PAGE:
This is very important. When you are talking with your future manager during the interview, you want to find out what her/his expectation is from the employee. You want to think about if it is real and doable for you. Usually, managers are supportive of their team, but, they also have their job and requirements to fulfill.  So, it is best to find out what you are getting into before you make the final decision.

Turnover of the department

You want to know how long the therapists stay in the department. Turnover every six months or a year for the majority of the department tells you that there is something wrong with that place. You may not know what, but, you may not want to find out and get involved in as a new grad PT.

How did this position become available

Sometimes, you hear very genuine reason, like the person, was relocating, getting married, decided to be a stay at home mom after a child – these are good reasons for position to become vacant. But sometimes, they will tell you that they have a hard time finding the right person for this place for whatever reasons. Now for this, I am not telling you that since it was not for someone else that it cannot be yours. Just make sure you ask the whys.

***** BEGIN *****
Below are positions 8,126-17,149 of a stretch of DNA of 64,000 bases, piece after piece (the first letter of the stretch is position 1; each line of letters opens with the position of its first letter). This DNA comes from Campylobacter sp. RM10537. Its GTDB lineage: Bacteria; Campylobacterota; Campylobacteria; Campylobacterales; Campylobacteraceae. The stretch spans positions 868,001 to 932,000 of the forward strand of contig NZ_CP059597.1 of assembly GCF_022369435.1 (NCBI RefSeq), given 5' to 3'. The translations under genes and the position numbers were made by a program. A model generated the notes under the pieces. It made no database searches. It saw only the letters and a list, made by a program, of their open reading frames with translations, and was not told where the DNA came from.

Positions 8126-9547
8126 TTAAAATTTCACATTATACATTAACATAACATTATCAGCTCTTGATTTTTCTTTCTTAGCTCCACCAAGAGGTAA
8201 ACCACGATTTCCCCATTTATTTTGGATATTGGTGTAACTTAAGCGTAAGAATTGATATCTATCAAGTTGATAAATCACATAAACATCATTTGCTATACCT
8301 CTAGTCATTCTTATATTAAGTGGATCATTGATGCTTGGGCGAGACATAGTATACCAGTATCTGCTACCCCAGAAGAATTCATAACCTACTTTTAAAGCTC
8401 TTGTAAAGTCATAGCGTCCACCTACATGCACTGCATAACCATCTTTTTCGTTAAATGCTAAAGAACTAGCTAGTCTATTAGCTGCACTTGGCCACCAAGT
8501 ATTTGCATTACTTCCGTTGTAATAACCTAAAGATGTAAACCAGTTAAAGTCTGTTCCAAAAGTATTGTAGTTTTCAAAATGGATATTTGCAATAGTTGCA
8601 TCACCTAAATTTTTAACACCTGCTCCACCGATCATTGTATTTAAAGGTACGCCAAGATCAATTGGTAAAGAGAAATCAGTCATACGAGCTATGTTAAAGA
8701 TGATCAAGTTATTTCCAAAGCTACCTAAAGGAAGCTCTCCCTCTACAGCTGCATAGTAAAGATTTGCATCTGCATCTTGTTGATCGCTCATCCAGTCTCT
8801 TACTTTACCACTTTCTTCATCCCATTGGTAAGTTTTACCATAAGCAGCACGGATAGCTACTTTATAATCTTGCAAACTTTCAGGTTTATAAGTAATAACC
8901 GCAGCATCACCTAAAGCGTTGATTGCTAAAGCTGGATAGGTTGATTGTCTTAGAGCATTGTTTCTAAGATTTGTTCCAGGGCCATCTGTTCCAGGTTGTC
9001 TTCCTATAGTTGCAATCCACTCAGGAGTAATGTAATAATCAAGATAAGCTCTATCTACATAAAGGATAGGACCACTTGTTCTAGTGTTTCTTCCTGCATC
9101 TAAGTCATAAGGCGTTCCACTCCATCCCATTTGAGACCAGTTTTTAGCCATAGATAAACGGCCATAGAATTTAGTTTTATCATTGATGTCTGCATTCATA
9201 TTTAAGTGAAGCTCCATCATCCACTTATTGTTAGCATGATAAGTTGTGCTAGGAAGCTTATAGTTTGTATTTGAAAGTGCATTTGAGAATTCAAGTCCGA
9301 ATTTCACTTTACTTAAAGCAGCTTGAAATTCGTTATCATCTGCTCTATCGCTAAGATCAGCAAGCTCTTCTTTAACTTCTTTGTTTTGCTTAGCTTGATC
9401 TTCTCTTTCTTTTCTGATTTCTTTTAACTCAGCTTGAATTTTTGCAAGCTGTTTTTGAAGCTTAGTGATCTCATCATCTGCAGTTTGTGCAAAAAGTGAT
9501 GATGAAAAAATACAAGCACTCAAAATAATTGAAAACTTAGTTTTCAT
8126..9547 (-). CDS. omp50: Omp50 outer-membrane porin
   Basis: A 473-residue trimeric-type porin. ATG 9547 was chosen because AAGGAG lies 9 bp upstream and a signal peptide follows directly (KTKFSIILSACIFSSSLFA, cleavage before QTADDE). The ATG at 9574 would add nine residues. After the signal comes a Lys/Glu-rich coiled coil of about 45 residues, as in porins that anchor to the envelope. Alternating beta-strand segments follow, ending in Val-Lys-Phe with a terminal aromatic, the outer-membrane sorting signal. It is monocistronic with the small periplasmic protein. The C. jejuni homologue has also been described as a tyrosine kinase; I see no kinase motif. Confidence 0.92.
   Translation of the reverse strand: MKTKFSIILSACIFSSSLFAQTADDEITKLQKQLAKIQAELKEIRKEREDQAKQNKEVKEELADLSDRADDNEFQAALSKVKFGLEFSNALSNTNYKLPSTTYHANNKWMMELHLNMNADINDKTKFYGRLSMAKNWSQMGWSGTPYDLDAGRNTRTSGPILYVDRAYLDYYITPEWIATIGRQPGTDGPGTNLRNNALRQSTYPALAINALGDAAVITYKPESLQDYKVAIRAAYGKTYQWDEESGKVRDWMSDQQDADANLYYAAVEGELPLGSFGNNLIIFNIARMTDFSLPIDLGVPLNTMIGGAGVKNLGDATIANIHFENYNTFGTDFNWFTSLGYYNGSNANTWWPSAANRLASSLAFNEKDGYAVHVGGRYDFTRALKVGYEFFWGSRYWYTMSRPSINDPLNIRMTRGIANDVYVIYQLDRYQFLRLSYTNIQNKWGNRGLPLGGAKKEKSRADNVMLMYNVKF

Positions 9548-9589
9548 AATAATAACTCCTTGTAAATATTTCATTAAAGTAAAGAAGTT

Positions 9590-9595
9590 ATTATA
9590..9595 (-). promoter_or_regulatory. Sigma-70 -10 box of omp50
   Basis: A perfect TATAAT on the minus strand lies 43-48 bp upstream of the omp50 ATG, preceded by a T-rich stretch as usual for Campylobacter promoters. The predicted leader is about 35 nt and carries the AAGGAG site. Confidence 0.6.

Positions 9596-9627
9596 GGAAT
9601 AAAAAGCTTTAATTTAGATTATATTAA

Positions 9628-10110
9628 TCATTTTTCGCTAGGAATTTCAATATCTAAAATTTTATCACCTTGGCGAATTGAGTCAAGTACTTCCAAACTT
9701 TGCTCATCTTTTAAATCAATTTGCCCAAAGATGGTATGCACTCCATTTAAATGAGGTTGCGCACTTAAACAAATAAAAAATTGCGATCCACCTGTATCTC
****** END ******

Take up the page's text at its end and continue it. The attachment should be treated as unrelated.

One thing you must realize is that every place you go to will have its own challenges. You just need to figure out the challenges you are willing to take on based on your personality,  and which one you can not stand.

How many patients a day a therapist is expected to see and how long on average

This will give you an idea of what your day will look like and what is expected out of you.  I discuss a typical day of a therapist in a separate post.